The settlement agent is required to provide the sellers’ charges to the seller on a Closing Disclosure. That’s a requirement under the rule. So the settlement agent still has a role in the transaction; they are still required to provide the closing disclosure to the seller. There are also provisions for the borrower’s Closing Disclosure that would require some of the sellers’ charges to be shown. For example, the prorations between the two parties will be the same, so some of those prorations will be shown on the borrower’s side of the disclosure. Also, the seller credit will be shown on both disclosures.
With respect to other charges that aren’t necessarily required to be disclosed on the borrower’s disclosure, TRID does not address whether those charges can or can’t be put on the borrower’s Closing Disclosure. It would come down to state law to see whether there are privacy restrictions on settlement agents or creditors from sharing the information about the borrower’s and the seller’s transactions between the parties.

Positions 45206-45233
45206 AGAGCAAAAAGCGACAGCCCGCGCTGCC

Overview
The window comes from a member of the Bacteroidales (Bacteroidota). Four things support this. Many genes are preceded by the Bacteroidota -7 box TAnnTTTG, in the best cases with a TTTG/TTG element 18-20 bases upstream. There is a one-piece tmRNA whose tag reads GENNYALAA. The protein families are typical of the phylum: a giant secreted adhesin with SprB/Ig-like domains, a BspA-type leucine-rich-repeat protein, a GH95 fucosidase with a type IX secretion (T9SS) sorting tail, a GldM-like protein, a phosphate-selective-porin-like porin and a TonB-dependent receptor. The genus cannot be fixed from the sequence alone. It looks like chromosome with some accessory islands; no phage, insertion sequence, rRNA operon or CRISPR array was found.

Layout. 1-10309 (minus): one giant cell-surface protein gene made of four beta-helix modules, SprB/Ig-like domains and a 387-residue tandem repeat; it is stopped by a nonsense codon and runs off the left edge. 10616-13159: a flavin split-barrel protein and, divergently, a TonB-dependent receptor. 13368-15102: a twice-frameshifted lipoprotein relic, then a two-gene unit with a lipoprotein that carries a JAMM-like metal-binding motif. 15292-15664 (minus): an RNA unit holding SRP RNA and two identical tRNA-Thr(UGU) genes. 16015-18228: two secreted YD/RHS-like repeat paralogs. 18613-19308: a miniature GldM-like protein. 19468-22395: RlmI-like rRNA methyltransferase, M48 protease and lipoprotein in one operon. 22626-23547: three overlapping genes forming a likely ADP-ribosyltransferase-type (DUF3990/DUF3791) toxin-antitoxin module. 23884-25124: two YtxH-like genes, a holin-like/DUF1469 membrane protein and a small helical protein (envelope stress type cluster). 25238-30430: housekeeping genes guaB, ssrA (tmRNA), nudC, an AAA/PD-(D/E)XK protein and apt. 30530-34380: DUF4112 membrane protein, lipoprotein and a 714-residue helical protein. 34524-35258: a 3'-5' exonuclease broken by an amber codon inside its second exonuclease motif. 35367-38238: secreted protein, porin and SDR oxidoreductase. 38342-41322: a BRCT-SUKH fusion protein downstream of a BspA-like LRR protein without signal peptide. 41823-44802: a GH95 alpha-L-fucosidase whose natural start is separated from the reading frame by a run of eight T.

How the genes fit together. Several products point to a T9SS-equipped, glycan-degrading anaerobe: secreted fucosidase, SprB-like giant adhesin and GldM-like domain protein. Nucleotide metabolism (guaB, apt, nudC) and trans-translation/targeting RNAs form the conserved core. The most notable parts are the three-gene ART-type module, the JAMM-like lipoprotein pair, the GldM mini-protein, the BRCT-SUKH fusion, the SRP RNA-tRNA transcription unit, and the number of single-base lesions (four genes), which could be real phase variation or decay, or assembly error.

A lot of settlement agents commented that the sample Closing Disclosures in the proposed TRID rule had information from both the borrower and the seller on them and they said there were state law privacy restrictions on sharing such information between the parties.
In response to that, the final rule allows the separation of the borrowers’ and sellers’ information in two ways. The creditor and the settlement agent can take the standard Closing Disclosure and put blanks for the borrower’s or seller’s information on the disclosure to the other party. The rule also provides for a seller-only version of the Closing Disclosure that only includes the information on the closing disclosure that pertains to the seller, so it deletes the borrower’s columns from the closing-cost details and it deletes the borrower’s summaries of transactions table. So there are two options that settlement agents and creditors have to separate the borrower’s and seller’s information.
To sum it up, the rule would require some of the seller’s information to appear on the borrower’s disclosure, but there’s no requirement under the rule that says “yes” or “no” that it has to or cannot be disclosed on the borrower’s Closing Disclosure. It would come down to state law privacy requirements.
Answered By: Richard Horn